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The 'Scots Musical Museum' - Volume III, song 207, page 216 - 'Tibbie Dunbar'

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Volume III, song 207, page 216 - 'Tibbie Dunbar'

Introduction:
Verse 1: (to the tune of 'Johnny McGill'):
'O wilt thou go wi' me, sweet Tibbie Dunbar;
O wilt thou go wi' me, sweet Tibbie Dunbar;
Wilt thou ride on a horse, or be drawn in a car,
Or walk by my side, O sweet Tibbie Dunbar.
I care na thy daddie, his lands and his money,
I care na thy kin, sae high and sae lordly:
But say thou wilt hae me for better for waur,
And come in thy coatie sweet Tibbie Dunbar.'
Image Rights Holder:
National Library of Scotland
Ref:
2377
Project:
754:Scots Musical Museum
Material:
Book
Dimensions:
132 x 211 mm
What:
The 'Scots Musical Museum' - Volume III, song 207, page 216 - 'Tibbie Dunbar'
Subject:
The 'Scots Musical Museum' is the most important of the numerous eighteenth- and nineteenth-century collections of Scottish song. When the engraver James Johnson started work on the second volume of his collection in 1787, he enlisted Robert Burns as contributor and editor. Burns enthusiastically collected songs from various sources, often expanding or revising them, whilst including much of his own work. The resulting combination of innovation and antiquarianism gives the work a feel of living tradition.
Who:
John McGill (composer)
William Clarke (c. 1755-1820) (musical editor for Volume VI of the 'Scots Musical Museum')
Stephen Clarke (c. 1735-97) (musical editor)
Robert Burns (1759-96) (song collector / composer / editor)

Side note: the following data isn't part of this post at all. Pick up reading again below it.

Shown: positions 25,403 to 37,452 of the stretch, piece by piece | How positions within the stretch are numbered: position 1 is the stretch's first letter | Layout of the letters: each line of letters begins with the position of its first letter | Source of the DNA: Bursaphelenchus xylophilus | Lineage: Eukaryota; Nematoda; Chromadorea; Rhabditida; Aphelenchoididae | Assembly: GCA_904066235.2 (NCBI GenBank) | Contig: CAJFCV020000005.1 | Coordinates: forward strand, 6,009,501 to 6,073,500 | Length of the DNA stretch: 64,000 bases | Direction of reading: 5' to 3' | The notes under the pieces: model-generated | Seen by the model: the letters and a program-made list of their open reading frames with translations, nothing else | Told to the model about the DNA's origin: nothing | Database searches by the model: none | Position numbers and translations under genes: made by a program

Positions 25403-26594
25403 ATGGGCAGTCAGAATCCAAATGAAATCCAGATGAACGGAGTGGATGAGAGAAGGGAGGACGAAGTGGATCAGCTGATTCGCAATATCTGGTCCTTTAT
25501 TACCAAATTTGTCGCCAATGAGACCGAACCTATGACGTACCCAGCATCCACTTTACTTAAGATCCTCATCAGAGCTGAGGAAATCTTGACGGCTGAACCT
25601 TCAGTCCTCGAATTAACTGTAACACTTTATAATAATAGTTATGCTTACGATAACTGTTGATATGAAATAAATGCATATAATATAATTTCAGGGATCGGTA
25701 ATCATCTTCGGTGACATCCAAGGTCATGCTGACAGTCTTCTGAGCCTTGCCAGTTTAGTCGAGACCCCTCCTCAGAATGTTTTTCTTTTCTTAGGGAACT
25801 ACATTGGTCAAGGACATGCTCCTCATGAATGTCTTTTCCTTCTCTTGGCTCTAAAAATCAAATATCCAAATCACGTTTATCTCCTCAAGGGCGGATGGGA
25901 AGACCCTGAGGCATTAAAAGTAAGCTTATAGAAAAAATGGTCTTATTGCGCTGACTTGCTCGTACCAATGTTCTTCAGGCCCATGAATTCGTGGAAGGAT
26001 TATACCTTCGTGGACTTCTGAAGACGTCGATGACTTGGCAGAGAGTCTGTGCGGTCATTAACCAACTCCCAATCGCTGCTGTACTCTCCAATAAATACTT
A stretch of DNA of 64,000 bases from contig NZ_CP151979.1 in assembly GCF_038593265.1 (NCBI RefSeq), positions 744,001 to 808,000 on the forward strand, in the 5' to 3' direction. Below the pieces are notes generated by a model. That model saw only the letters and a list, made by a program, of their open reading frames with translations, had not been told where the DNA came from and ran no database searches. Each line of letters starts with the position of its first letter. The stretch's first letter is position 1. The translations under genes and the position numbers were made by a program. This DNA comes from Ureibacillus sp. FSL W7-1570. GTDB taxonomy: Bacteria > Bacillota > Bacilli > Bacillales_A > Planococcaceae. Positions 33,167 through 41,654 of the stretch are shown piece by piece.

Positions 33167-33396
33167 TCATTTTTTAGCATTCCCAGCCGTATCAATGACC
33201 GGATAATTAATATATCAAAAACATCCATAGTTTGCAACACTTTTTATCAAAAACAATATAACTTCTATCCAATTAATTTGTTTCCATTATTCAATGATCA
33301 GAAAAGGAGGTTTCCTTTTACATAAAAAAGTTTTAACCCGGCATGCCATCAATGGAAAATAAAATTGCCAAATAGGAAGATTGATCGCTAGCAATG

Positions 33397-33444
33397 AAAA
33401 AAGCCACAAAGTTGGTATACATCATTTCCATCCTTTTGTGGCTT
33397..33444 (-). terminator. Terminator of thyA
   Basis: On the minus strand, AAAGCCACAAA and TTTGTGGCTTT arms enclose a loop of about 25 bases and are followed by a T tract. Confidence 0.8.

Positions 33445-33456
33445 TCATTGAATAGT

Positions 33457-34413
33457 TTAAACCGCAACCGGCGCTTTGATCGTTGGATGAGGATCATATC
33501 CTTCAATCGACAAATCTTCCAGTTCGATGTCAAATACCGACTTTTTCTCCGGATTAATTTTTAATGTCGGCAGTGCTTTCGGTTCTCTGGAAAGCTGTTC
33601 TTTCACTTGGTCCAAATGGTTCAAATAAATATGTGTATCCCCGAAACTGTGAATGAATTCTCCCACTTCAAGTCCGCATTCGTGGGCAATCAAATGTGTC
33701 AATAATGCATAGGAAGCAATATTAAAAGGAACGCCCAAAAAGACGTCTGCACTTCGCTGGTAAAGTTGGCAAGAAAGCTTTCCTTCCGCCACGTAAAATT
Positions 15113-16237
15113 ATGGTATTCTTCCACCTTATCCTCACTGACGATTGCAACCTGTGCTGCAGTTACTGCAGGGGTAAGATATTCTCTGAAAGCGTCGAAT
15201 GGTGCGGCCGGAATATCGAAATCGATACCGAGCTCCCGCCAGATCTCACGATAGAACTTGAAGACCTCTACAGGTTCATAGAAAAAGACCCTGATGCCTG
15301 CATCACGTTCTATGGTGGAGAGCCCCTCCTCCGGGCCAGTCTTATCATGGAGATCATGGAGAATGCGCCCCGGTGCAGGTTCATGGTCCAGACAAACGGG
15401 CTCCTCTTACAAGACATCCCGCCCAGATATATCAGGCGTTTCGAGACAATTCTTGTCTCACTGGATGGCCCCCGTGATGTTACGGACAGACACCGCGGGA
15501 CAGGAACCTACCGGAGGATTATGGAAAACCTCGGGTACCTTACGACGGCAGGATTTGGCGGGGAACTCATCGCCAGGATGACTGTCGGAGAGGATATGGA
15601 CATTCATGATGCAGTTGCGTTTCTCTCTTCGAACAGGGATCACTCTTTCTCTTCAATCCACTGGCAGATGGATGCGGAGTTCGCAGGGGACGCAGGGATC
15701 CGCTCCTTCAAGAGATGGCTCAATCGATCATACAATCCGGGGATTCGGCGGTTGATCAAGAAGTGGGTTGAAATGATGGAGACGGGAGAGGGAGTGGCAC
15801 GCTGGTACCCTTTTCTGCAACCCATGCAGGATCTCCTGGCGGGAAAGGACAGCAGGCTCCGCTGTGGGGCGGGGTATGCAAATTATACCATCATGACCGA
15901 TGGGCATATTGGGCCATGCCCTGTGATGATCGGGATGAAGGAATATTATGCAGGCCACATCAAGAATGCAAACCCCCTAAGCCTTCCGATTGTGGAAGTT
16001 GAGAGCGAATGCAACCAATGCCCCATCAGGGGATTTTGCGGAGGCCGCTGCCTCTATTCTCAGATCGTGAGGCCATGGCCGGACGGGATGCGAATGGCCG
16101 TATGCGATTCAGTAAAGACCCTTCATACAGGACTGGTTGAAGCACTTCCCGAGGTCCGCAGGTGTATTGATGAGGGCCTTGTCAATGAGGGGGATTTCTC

James Johnson (c. 1750-1811) (printer / publisher / engraver / editor)
Tibbie Dunbar (subject)
When:
Between 1787 and 1803 (first publication of the 'Scots Musical Museum')
Where:
The National Library of Scotland, Edinburgh
Background:
The 'Scots Musical Museum' is the most important of the numerous eighteenth- and nineteenth-century collections of Scottish song. When the engraver James Johnson started work on the second volume of his collection in 1787, he enlisted Robert Burns as contributor and editor. Burns enthusiastically collected songs from various sources, often expanding or revising them, whilst including much of his own work. The resulting combination of innovation and antiquarianism gives the work a feel of living tradition.
Description:
Although Johnson attributed a number of the songs in the 'Museum' to Burns, this information has at times been found to be unreliable. As a result, it is difficult to confirm that this song was in fact the work of Burns. It is possible, however, that he was responsible for collecting or revising it for the 'Museum'. The tune is thought to be the composition of its namesake, John McGill of Girvan, and is described by John Glen, in 'Early Scottish Melodies' (1900), as a 'sprightly Scottish jig'.